News Culture Comment Video

Feature

Your Facebook 'friends' don't care about you

Monday 15th February 2016

Well, a few do. But not many. 

 

William was forced to reflect.

123rf

At first you kept track of that little number on the screen, but at some point it just got silly. Friends, so many friends, like excited ants, inviting you to their pop-up stores and app launches and pregnancy showers and "Here I come Berlin!!' parties. 

Frankly, you had underestimated your social allure, and now it was upon you to manage this heaving, gigantesque social circle. How-oh-how to preserve some precious me-time?!

Not so fast. Here to pop your balloon is a new study suggesting humans have a default number of friends – real friends – and that doesn’t actually change simply because social media is bloating your popularity perception. 

Which, actually, you probably already knew. 

What is interesting is the quantification of this Facebook "friend" illusion: Dr Robin Dunbar, a professor of evolutionary psychology at Oxford University, recently crunched some numbers and released a report suggesting that for every 150 Facebook friends you have, you can actually only rely on four of them. 

Further, only 13 would express sympathy if you experienced an “emotional crisis”. (Is it cold in here?) 

Dunbar surveyed thousands of "nationally structured random sample of adults aged 18–65 years distributed proportionally to age, sex and regional population across the UK". In other words: loads of different kinds of people and not just college students, who social scientists tend to rely on as social science subjects.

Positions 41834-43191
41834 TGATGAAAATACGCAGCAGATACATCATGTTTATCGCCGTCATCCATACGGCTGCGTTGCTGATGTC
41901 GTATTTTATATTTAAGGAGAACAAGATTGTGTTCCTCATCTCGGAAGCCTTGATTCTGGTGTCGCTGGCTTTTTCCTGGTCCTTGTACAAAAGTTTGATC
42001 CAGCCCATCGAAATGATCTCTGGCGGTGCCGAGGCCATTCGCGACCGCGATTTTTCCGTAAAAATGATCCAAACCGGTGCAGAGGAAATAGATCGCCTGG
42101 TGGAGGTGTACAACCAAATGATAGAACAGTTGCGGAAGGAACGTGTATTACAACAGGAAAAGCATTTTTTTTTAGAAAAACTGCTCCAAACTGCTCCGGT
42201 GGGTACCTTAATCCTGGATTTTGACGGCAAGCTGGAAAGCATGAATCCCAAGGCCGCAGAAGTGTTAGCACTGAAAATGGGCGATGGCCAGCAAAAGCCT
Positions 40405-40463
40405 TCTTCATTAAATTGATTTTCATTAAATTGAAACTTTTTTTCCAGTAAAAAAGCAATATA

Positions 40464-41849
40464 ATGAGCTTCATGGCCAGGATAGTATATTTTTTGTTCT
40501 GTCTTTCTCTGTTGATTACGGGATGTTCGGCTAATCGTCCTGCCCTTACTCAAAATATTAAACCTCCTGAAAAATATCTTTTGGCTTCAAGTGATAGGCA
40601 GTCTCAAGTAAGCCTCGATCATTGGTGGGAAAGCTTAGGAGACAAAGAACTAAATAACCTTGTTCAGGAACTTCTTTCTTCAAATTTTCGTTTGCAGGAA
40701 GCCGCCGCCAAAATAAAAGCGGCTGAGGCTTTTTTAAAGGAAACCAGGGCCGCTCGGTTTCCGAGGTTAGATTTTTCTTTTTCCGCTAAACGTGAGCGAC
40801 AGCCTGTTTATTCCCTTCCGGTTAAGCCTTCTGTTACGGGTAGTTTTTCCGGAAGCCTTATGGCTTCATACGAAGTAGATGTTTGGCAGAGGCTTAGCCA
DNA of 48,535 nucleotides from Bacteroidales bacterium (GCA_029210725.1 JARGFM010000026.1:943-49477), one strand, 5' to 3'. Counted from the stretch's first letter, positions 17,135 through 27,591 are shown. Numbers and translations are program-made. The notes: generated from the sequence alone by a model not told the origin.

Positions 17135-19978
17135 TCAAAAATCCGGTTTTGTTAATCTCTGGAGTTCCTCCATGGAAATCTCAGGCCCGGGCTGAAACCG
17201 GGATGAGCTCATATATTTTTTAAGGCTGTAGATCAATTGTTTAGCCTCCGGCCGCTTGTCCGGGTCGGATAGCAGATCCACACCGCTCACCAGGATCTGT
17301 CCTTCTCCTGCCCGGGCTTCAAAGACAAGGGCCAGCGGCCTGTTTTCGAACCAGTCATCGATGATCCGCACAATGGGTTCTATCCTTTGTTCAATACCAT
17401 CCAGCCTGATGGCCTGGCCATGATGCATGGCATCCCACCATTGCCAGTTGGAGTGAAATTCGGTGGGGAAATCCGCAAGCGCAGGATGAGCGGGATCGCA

Culminating the data, Dunbar deduced that: “There is a cognitive constraint on the size of social networks that even the communication advantages of online media are unable to overcome." 

So while it might feel like you're part of a huge friendship daisy chain, you're really not. 

Chin up, though. Facebook may not increase people’s RL social circle, but it can serve to keep real friendships afloat. “Friendships, in particular," he writes, "have a natural decay rate in the absence of contact, and social media may well function to slow down the rate of decay." 

Still, it’s still not enough to prevent friendships “eventually dying” if you don’t look that friend in the actual physical face now and again.  

All of which goes to show that your increasing use of the 'Unfollow' button should carry zero guilt, because they're not really your pals anyway. Just some human debris you collected as you went, like fluff on a jacket.

BUT, next time you parrot the old “we should catch up!” to those you really do care about, how about actually biting the bullet and following through for once? 



Join the discussion »

Login to post a comment

Login or Signup


Comment

In accordance with our Comments Policy, all comments are moderated before they appear on the site. This happens 7am to 7pm each weekday.